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Help with Format of my PC needed


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#1 purplewarrior

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Posted 05 December 2011 - 12:33 AM

Hello guys,
To format a computer I need to go to the bios set up and then boot from the windows installation CD. Then it will show existing partitions(drives).I need to delete them all and create new partitions(Lets suppose that I created 4 partitions i.e. C,D,E,F drives) . Then I would install the OS on C drive. I think I'm correct up to this step. But I am a bit confused on what to do after this step? I mean how do I format the other drives ? I heard that I can do this in two methods ,one is "after installing the OS on C drive when you start your computer you must go to my computer and right click on each of the D,E,F drives and click FORMAT).I am unsure about the second method which I don't remember clearly(It's something like "format the drives individually at the sceen where u create and delete partitions in the win xp CD set up").And exactly what I need from the answerers is If you know the second method,explain it.And also please tell me which out of the two methods is good and effective.

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#2 jhayz

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Posted 05 December 2011 - 01:37 AM

http://www.buildeasypc.com/sw/windows_xp.htm

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#3 Platypus

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Posted 05 December 2011 - 02:14 AM

jhayz link gives a decent overview.

I think the simplest way is to only bother about the C: partition during installation, then manage (create and format) the other partitions from within Windows once it is installed:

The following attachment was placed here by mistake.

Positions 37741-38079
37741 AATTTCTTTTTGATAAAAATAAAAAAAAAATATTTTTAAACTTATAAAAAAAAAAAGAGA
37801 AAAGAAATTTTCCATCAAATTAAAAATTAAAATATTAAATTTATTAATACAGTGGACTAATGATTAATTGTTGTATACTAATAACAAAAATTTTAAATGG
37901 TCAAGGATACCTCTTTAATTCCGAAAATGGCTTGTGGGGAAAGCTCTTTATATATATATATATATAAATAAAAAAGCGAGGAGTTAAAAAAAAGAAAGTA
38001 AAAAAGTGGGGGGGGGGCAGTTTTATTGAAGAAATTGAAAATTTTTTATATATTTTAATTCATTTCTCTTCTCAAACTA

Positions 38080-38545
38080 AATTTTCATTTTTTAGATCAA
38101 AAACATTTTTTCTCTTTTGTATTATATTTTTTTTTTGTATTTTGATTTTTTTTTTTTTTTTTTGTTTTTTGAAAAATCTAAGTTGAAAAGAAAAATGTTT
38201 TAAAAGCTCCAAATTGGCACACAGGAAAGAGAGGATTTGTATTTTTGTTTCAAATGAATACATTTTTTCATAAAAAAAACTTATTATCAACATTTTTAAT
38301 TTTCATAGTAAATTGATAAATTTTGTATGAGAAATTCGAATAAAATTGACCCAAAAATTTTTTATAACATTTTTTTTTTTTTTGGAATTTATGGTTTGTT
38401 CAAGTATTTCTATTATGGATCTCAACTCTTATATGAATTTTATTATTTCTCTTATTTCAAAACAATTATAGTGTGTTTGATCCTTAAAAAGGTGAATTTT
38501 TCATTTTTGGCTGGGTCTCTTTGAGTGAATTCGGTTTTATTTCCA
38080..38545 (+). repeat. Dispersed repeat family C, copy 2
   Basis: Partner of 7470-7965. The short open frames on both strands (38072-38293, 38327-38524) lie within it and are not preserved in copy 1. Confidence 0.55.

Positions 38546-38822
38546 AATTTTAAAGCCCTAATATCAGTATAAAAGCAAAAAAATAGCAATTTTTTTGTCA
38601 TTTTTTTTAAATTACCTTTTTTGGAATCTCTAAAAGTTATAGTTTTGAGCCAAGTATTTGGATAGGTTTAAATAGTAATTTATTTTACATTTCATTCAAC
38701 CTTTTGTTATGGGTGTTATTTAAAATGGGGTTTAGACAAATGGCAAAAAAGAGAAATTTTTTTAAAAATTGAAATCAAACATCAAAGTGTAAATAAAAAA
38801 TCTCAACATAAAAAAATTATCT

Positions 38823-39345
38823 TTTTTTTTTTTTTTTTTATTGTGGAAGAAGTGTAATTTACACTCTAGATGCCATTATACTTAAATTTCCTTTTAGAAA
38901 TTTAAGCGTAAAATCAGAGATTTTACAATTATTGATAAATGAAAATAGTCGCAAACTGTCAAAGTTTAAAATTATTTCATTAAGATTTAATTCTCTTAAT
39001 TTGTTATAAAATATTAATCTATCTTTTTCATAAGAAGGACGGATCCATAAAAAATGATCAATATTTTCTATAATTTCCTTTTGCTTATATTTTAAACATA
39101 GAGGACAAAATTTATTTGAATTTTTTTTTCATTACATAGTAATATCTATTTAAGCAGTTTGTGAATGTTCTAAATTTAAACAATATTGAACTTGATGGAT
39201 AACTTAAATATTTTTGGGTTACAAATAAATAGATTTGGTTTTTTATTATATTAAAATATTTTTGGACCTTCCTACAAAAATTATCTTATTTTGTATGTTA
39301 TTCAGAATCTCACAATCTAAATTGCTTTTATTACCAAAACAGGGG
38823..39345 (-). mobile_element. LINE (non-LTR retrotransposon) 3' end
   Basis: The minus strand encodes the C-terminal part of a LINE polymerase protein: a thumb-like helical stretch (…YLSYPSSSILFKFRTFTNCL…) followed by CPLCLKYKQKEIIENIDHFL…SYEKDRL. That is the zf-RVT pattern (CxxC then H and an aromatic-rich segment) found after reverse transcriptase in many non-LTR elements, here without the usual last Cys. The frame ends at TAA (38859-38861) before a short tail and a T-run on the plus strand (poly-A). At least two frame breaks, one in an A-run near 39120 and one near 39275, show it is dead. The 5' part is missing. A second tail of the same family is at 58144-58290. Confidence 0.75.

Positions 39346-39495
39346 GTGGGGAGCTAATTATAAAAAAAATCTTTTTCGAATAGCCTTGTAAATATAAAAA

http://www.bleepingcomputer.com/tutorials/partition-and-format-a-disk-in-windows/

If you want to increase the size of the C: partition however, you will need to delete the other partitions also during the installation (or before as below).

If C: can stay the same size you can simply choose to format it during the installation.

Simplest (and best if there is a cause such as severe virus infection) for removing all partition/file structure and drive contents is to wipe the drive beforehand with the drive manufacturer's utility, or a third-party bootable utility like DBAN.

Using the XP CD, you would need to delete the partitions one by one. If the D:, E: etc are logical drives in an extended partition, all the logical drives must be deleted, then the extended partition. It's more complicated to explain than to do, but a drive wiping utility is still simpler.

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#4 noknojon

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Posted 05 December 2011 - 03:30 AM

How to perform a Clean Install by Tim Fisher
Clean Install Windows XP by Michael Stevenstech
Windows XP Clean Installation - Partitioning and Formatting using Windows XP CD. By Windows XP. MVPS
Clean Installation of Windows XP by 5 star support
Clean Install of Windows XP by Webtree
An Illustrated Step By Step Instruction for Doing a Clean XP Install by Pruitt Family

All these were found by typing "Clean install of XP" in Google -

#5 purplewarrior

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Posted 05 December 2011 - 06:06 AM